In the sport of cricket, an appeal is the act of a player on the fielding team asking an umpire for a decision regarding whether a batsman is out or not. According to the Laws of Cricket, an umpire may not rule a batsman out unless the fielding side appeals. There have been occasions when a batsman has otherwise technically been out, but the fielding team neglected to appeal so the umpire did not declare them out. An appeal may be made at any point before the bowler starts his run-up for the next ball.
According to the Laws of Cricket, an appeal is a verbal query, usually in the form of, "How's that?" to an umpire. Since the taking of a wicket is an important event in the game, members of the fielding team often shout this phrase with great enthusiasm, and it has transmuted into the slightly abbreviated form, "Howzat?", often with a greatly extended final syllable. Sometimes the second syllable is omitted entirely, the player emitting an elongated cry of simply "How?"
Most players also raise their arms or point at the umpire as part of the appeal. Some players have established their own trademark appeals as well.
Although technically an appeal is required for the umpire to make a decision, in practice it is often obvious to all that a batsman is out, and the batsman may walk off the field without waiting for the decision of the umpire. This is invariably the case when a batsman is out bowled or to an obvious catch. However, the batsman is always entitled to stand his ground and wait for a decision from the umpire. In cases where he considers he might not be out, such as a catch taken low near the grass or where it is not clear if the ball hit the bat, batsmen will not take the walking option. It is then up to the fielding team to appeal for a decision. Sometimes a batsman will walk even when it is not clear to others that he is out, if in his own mind he is certain he was out; this is considered to be the epitome of sportsmanlike behaviour.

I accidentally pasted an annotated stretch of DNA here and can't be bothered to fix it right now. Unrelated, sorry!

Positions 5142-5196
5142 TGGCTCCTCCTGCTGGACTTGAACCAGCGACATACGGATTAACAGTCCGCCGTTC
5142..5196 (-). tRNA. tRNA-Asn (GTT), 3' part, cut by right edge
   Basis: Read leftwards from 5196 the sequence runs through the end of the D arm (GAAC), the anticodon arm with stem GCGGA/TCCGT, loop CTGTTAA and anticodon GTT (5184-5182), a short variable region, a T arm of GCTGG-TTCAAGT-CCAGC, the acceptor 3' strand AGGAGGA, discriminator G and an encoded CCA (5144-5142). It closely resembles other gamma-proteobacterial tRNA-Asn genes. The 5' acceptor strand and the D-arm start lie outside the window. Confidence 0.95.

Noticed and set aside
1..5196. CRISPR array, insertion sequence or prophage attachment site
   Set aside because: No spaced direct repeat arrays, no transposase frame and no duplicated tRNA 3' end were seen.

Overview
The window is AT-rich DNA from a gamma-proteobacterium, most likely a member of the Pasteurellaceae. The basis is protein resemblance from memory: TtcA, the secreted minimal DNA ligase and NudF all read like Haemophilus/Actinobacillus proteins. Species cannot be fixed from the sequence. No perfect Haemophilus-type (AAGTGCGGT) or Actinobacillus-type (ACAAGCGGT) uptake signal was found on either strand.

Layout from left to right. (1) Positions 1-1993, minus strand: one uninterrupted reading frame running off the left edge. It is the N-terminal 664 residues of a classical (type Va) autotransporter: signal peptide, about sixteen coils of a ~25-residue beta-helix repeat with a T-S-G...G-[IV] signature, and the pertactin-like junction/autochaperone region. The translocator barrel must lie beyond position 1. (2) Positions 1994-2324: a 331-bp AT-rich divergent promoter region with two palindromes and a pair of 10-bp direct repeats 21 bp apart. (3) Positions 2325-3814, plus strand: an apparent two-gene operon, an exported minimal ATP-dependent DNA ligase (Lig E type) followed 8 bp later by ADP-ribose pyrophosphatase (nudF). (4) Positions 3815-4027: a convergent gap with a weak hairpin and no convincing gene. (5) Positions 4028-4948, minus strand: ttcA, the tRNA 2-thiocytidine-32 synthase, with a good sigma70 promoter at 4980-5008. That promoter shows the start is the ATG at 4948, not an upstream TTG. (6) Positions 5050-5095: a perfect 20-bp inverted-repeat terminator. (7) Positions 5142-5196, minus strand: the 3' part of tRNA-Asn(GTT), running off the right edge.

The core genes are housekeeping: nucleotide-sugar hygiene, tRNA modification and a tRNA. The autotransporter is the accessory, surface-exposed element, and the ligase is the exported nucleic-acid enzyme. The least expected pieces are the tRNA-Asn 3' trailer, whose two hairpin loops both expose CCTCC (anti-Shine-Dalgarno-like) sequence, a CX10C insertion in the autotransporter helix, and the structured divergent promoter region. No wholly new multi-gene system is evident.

Some decisions, such as leg before wicket, always require an appeal and the umpire's decision, as no batsman will pre-empt the umpire on what requires fine judgment of several factors. Run-outs and stumpings are usually appealed and decided by an umpire, unless the batsman is clearly out of his ground and obviously out. Appealing differs vastly from sledging in the context that appealing is not supposed to be offensive or directly taunting to the other team, and more of a celebration to the appealing team. However, excessive appealing is against ICC's Code of Conduct:
Under the ICC Cricket Code of Conduct, it is considered unsportsmanlike to:
- appeal excessively;
- appeal in an intimidating manner towards an umpire; or
- appeal under the knowledge that the batsman is not out.
Any instances of such behaviour are punishable by fines or match bans, as adjudicated and imposed by the match referee. Australian Bowler Brett Lee was fined 25% of his match fee for excessive appealing during match two of the 2006-07 Ashes series at the Adelaide Oval when he believed English batsman Kevin Pietersen was out caught behind.
The Indian fast bowler Sreesanth has been fined for over-appealing on multiple occasions, in particular for drawing breath and appealing for a second time after the umpire had already shaken his head.
In 2001, Mike Denness banned Virender Sehwag for one Test and fined a number of other Indian players for charging at the umpire (intimidation) and overappealling in a Test against South Africa, sparking a diplomatic incident, after the Indian board then had Denness locked out of the stadium for the next match and replaced. The match was subsequently stripped of Test status by the ICC.
Famous quotes containing the word appeal:
“The more dubious and uncertain an instrument violence has become in international relations, the more it has gained in reputation and appeal in domestic affairs, specifically in the matter of revolution.”
—Hannah Arendt (19061975)